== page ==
Inset image: Comparison of observation and simulations. Credit: Tiago Costa

Astronomers have been able to peer back to the young Universe to determine how quasars – powered by supermassive black holes with the mass of a billion suns – form and shape the evolution of galaxies.

While gas is launched out of the quasar at very high temperatures, there is enough time for some of it to cool through radiative cooling – similar to how the Earth cools down on a cloudless nightTiago CostaTiago CostaIllustration of the outflow (red) and gas flowing in to the quasar in the centre (blue). The cold clumps shown in the inset image are expelled out of the galaxy in a 'galactic hailstorm'

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NASA’s New Horizons Spacecraft Begins First Stages of Pluto Encounter

Astronomy News - 15 January 2015 - 9:58pm

NASA's New Horizons spacecraft recently began its long-awaited, historic encounter with Pluto. The spacecraft is entering the first of several approach phases that culminate July 14 with the first close-up flyby of the dwarf planet, 4.67 billion miles (7.5 billion kilometers) from Earth.

Huygens: the top 10 discoveries at Titan

Astronomy News - 15 January 2015 - 3:23pm
Ten years ago, ESA's Huygens probe entered the history books by descending to the surface of Titan, Saturn’s largest moon. Humanity's first successful attempt to land a probe on another world in the outer Solar System took place at 13:34 CET (12:34 GMT) on 14 January 2005.

Galactic zombies roam the cosmos and refuse to die

Astronomy News - 14 January 2015 - 7:50pm

Cannibalism plays a big part in the life cycle of galaxies, but some rise from the dead as zombies – including one on a collision course with our own






New Exoplanet-hunting Telescopes on Paranal

Astronomy News - 14 January 2015 - 11:10am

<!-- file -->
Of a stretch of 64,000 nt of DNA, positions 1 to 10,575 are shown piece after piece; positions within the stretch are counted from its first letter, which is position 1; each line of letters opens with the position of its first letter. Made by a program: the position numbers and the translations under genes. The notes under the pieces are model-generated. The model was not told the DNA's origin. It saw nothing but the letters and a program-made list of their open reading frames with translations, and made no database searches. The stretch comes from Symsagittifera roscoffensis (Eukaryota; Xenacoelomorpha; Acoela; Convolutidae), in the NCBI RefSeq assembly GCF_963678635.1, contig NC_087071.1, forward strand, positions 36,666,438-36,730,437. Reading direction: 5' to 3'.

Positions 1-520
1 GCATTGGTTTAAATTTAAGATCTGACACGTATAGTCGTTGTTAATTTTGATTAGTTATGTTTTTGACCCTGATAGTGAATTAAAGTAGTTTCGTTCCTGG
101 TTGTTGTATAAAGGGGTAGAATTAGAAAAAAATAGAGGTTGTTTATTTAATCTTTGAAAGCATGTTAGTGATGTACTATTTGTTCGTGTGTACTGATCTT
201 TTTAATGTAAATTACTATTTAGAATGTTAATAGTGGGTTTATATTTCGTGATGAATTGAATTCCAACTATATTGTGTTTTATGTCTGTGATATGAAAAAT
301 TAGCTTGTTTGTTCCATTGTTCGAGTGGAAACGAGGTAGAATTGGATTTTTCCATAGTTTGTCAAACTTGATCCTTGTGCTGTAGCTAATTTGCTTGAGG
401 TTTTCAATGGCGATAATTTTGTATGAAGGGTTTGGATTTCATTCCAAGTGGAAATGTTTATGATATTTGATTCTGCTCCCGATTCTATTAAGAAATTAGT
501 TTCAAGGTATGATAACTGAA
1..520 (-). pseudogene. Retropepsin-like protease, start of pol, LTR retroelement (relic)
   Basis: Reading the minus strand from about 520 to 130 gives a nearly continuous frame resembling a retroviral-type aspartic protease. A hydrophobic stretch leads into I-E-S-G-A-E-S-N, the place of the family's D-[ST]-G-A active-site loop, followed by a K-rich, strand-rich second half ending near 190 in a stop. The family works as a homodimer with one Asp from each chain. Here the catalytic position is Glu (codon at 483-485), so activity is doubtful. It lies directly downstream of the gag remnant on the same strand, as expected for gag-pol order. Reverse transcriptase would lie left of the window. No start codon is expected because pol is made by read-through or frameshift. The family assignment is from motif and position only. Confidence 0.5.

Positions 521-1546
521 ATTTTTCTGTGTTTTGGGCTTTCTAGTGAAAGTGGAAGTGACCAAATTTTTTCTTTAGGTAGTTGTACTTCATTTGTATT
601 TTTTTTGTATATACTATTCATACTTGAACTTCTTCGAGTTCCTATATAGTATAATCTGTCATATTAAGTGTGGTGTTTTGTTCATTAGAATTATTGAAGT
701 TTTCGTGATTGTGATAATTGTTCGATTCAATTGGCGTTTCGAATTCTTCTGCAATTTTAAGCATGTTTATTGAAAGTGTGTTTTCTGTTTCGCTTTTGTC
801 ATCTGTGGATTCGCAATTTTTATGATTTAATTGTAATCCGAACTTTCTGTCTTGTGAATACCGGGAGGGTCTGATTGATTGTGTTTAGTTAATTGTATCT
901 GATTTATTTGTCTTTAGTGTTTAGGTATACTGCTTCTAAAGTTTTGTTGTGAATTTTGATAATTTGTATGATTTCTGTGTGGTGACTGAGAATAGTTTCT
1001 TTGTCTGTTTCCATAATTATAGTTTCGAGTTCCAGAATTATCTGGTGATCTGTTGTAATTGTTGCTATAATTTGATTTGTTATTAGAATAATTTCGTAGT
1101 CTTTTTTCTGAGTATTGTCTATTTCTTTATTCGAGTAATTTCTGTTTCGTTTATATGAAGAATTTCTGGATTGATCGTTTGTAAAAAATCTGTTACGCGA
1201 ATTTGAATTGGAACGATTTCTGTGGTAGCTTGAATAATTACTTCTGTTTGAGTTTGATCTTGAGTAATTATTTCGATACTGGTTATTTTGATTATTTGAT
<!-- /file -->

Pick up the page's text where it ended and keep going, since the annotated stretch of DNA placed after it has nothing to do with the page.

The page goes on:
The Next-Generation Transit Survey (NGTS) has achieved first light at ESO’s Paranal Observatory in northern Chile. This project will search for transiting exoplanets — planets that pass in front of their parent star and hence produce a slight dimming of the star’s light that can be detected by sensitive instruments. The telescopes will focus on discovering Neptune-sized and smaller planets, with diameters between two and eight times that of Earth.

Huge circle in Antarctic ice hints at meteorite impact

Astronomy News - 9 January 2015 - 7:14pm
A 2-kilometre-wide circle of deformed ice discovered in Antarctica may be a site of a large meteorite impact from 2004






‘Bent time’ tips pulsar out of view

Astronomy News - 9 January 2015 - 5:46pm

One of deep space's spinning "lighthouses" fades from view as it warps space-time, tilting its radio beams away from Earth.

'Planet' Pluto comes into view

Astronomy News - 9 January 2015 - 3:48pm

The little world is finally about to come into view

Saturn pinpointed to within one mile

Astronomy News - 9 January 2015 - 11:52am

Astronomers measure Saturn’s position with unprecedented accuracy thanks to a continent-wide radio telescope.

Mercury may be sole survivor of planetary pile-up

Astronomy News - 8 January 2015 - 6:28pm
Our solar system may have started out with several planets packed closer to the sun than Mercury, much like the planets we see around other stars






Jupiter's eroding core may already be just a husk

Astronomy News - 8 January 2015 - 1:51pm

The lump of ice and rock at the planet's centre is dissolving like salt in water, and the latest calculations say it's happening twice as fast as we thought






Bright black hole may have blasted early Earth life

Astronomy News - 8 January 2015 - 12:14pm

The black hole at the centre of our galaxy may have been more active in the past, hurling X-rays at ancient life forms